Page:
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The Women of Jerusalem dance in the New Year for health -- and peace

The ancient walls of the City of David have never witnessed such a scene. Over four thousand women gathered outside Jaffa Gate last Thursday for the first ever mass festival of women’s athletics in Jerusalem. Women wearing scarves and long skirts shook their bodies alongside women in tank-tops and Lycra shorts to the overpowering thump-thump of dance-music as instructors shouted out motivating instructions like, “Come on, girls! Move those hips!”

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Hudda Naccache and Lilac: When the bikini is a sign of women's lilberation

For Huda Naccache, Israel’s 2011 representative in the Miss Earth beauty pageant, wearing a bikini is important for career advancement.

The 21-year old Christian Arab from Haifa has modeling ambitions, and in order to get noticed, she posed in a bikini for the cover of the Arab Israeli women’s magazine Lilac.

This may not sound like a big deal in a world where everyone from rock stars to child television icons seems to be willing to pose nearly nude for some photo or another. But in Huda’s community, such exposure for women is still taboo.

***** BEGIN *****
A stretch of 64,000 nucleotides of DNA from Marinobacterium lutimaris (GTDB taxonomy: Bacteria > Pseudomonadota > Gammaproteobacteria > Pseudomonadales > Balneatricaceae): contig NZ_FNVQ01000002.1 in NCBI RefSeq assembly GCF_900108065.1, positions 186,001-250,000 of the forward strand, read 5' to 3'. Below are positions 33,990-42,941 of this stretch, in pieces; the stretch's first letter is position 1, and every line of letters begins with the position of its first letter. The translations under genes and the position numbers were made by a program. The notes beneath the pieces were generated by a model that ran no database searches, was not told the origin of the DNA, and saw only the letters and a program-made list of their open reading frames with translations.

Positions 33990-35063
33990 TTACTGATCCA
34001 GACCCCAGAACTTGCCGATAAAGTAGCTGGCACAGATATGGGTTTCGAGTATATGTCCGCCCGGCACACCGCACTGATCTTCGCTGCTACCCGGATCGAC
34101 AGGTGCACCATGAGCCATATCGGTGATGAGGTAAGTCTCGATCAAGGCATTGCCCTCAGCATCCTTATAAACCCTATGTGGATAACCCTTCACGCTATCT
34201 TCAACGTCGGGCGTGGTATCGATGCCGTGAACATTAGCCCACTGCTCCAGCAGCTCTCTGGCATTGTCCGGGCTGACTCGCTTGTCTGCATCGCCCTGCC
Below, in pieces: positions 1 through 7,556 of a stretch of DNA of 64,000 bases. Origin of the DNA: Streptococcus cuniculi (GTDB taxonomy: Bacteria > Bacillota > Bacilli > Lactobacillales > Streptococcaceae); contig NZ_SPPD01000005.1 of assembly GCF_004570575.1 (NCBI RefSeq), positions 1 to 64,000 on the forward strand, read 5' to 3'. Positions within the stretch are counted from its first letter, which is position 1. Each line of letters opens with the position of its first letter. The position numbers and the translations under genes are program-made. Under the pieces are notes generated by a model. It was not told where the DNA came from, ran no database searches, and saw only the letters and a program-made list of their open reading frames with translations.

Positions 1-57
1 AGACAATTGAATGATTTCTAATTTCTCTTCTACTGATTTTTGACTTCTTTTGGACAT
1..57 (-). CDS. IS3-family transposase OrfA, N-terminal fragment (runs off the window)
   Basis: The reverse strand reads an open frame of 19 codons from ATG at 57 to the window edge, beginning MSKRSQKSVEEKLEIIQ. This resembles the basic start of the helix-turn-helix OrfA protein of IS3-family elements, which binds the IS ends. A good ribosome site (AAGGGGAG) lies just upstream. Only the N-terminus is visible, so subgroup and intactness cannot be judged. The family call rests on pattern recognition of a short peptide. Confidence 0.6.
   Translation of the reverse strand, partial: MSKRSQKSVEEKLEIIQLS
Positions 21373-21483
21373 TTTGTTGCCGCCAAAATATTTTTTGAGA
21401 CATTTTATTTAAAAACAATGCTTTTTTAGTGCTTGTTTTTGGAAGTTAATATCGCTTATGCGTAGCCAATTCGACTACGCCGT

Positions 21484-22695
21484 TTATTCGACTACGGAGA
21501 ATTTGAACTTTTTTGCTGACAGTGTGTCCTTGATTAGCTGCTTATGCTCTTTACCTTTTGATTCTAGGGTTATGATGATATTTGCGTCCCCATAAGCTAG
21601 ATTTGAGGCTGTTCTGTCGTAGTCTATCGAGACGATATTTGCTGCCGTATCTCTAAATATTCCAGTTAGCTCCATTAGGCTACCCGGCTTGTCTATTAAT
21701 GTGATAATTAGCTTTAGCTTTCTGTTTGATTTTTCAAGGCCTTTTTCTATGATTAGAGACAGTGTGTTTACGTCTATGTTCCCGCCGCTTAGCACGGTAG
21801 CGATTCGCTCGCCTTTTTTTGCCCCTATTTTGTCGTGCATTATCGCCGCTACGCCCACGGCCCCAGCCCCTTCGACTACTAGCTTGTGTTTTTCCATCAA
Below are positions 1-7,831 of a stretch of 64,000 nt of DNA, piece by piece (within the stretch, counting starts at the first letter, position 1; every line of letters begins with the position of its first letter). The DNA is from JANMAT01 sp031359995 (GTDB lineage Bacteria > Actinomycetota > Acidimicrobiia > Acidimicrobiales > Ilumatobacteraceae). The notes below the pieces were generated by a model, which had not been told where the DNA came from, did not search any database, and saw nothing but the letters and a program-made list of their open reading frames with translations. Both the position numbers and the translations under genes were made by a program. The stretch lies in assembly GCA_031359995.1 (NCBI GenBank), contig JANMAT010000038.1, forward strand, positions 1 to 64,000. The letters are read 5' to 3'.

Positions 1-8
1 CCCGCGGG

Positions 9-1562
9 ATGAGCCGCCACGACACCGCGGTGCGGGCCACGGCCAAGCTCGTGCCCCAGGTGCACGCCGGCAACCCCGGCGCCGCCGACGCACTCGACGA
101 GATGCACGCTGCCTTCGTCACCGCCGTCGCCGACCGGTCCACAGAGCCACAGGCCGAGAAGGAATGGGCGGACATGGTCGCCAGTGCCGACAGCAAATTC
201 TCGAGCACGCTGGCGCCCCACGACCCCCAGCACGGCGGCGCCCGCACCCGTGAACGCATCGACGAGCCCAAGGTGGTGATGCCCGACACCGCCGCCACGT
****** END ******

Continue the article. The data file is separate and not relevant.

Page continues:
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Kolech Conference 2011

The sexual lives of religious women will be a leading topic of discussion at a panel at the upcoming Kolech conference. Dr. Naomi Marmon Grumet, a leading researcher on the subject of religious women's intimate lives, will be examining the differences between orthodox men and orthodox women in preparation for marriage, on a panel that promises to open up new arenas of discourse for religious women.

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Watching my Daughter Fly

I have a knack for embarrassing my children.

Like when I sing along while they listen to “Funkytown” with their friends (is it my fault 80’s music is the new retro fad?) Or when I start doing the hip-hop line-dance to Mary J. Blige’s “Just Fine” in the middle of the living room. “Ima, please stop,” is what I usually get in response. (Just for the record, my oldest daughter secretly loved the dance and had me show it to her, but she’ll never admit that to her friends.)

So I speak, sing, and dance to my heart’s delight, but invariably endure that unmistakable look of desperately seeking out the nearest rock to crawl under. Ah, motherhood.

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Hudda Naccache and Lilac: When bikini is a sign of women's lilberation

For Huda Naccache, Israel’s 2011 representative in the Miss Earth beauty pageant, wearing a bikini is important for career advancement.

The 21-year old Christian Arab from Haifa has modeling ambitions, and in order to get noticed, she posed in a bikini for the cover of the Arab Israeli women’s magazine Lilac.

This may not sound like a big deal in a world where everyone from rock stars to child television icons seems to be willing to pose nearly nude for some photo or another. But in Huda’s community, such exposure for women is still taboo.

Continue reading